Every year we taste Talmard Macon-Chardonnay and it's routinely a delight.  Nothing fancy, mind you, but it's solid, easy-to-drink Chardonnay.  And affordable.  Talmard is not getting rich making this wine and neither are we, as we sale-tag it in hopes people will want to discover other French whites.
 
 

Currently in stock:  TALMARD 2020 MACON-CHARDONNAY  $15.99

 


That may be the only oak barrel in the cellar...and it's used as a table, not for aging wine.

 



 


Comtesse Marion is $13.99 and comes from the south of France...no oak, but it's beautifully aromatic and appley...easy drinking and we've been seeing numerous case purchases by customers who've enjoyed a bottle or two to start...

It's from the Domaine Preignes le Vieux, some 31 southwest of Montpellier and some 9 miles east of Béziers, well off the beaten path.

The fortress pictured above was built in the early 1200s.

The property was acquired by the Vic family in the early 1900s.
They have about 270 hectares of land, much of which is planted with vineyards.

These days the place is run by Aurélie Vic and her husband Jérôme.  She's the winemaker, having studied enology years after getting her degree in chemistry (and doing clinical research in another field).

The Chardonnay grape can produce a rather neutral, bland wine if it's not properly farmed.  Chances of finding a good, non-oaked Chardonnay from the Languedoc, where vineyards are often pushed for high yields are pretty small.

But this Comtesse Marion wine is remarkable as it displays the classic apple-like fruit of Chardonnay with a pear-like tone, too.

 

Currently in stock: 2020 COMTESSE MARION CHARDONNAY  $13.99

   

.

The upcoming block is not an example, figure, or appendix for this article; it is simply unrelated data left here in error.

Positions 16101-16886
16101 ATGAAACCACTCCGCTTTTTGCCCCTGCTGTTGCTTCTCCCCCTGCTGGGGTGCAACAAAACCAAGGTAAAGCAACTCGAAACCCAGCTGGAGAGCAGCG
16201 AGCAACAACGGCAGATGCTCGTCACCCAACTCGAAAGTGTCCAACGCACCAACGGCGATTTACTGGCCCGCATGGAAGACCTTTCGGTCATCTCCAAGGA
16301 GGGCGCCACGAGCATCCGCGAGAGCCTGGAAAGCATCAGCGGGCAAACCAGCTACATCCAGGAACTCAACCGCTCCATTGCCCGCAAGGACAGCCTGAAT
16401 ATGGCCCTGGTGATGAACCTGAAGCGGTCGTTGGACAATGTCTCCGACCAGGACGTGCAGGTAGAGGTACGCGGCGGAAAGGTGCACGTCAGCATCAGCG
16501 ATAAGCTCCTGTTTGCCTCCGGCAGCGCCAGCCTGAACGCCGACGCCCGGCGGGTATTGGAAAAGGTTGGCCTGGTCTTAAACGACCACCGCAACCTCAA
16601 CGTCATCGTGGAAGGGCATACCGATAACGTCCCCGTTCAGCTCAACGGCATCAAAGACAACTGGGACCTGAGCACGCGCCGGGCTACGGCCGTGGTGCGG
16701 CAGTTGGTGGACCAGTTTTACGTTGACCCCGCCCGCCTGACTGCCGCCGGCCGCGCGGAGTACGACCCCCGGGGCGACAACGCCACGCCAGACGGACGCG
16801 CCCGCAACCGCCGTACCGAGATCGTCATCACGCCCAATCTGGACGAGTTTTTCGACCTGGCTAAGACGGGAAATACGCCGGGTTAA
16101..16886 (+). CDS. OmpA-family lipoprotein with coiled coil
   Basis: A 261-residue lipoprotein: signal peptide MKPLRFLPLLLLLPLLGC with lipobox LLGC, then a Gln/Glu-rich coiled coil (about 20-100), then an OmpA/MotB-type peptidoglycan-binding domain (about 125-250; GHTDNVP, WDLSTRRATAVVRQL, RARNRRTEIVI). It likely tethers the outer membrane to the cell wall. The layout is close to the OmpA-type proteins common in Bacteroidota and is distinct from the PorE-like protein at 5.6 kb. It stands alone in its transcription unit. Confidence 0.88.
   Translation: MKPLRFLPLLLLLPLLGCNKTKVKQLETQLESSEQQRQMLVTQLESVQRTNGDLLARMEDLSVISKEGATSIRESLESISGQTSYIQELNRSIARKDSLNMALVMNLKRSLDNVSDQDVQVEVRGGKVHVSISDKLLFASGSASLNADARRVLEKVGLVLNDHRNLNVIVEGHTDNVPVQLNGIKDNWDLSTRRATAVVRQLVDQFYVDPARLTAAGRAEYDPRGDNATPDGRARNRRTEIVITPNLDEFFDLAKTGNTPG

.

 

TEXTBOOK

The Textbook label was created by our friends Jon & Susan Pey.  Jon worked for a national importer of wines and his Pop spent a lot of time in Paris.  Susan worked for a small restaurant group here in the Bay Area as a wine scout.  

One thing led to another and after many years of working for other enterprises, they launched their own brands.  

Jon carried on in Susan's stead as she passed away unexpectedly some years ago.

They had a vineyard in Marin County and made some darned good Riesling and Pinot Noir.  But working as a one-man-band took some wind out of Jon's sails, so he has changed course and sold his Textbook brand to some wine investment company which owns a number of other brands including MacRostie and Markham in California and Argyle in Oregon.

We're not sure how much Jon is involved these days, but he is still mentioned prominently on the winery website.

The winemaker is Abigail Horstman who has been affiliated with Carlisle, Rombauer, Robert Mondavi and Markham.

The 2021 Chardonnay is styled to be a crowd-pleaser:  Barrel fermentation and a high percentage of a malolactic fermentation...ten months in French oak with one-third of the barrels being brand new.  The acidity level is modest so we find this to be on the softer end f the spectrum.  The fruit is sourced from the southern part of the Napa Valley...Oak Knoll predominantly.

Another feature of this wine is its price.  We have it sale-tagged at just $19.99, while the winery price is $27.

 

 

 

 





 

WE TYPICALLY OFFER A FEW CHARDONNAYS FOR SAMPLING IN OUR TASTING ROOM!

Wine Tasting Daily.

MORE "Heavy-Hitter" CHARDONNAYS

 

 

 

 

 

 

 

 

 

 

 

 

 

 

 

 

winepour.gif (12696 bytes)

Wine Tasting Today

TO INQUIRE ABOUT A WINE:  gerald@weimax.com
 
Copyright © 1999    WEIMAX   November 26,  2022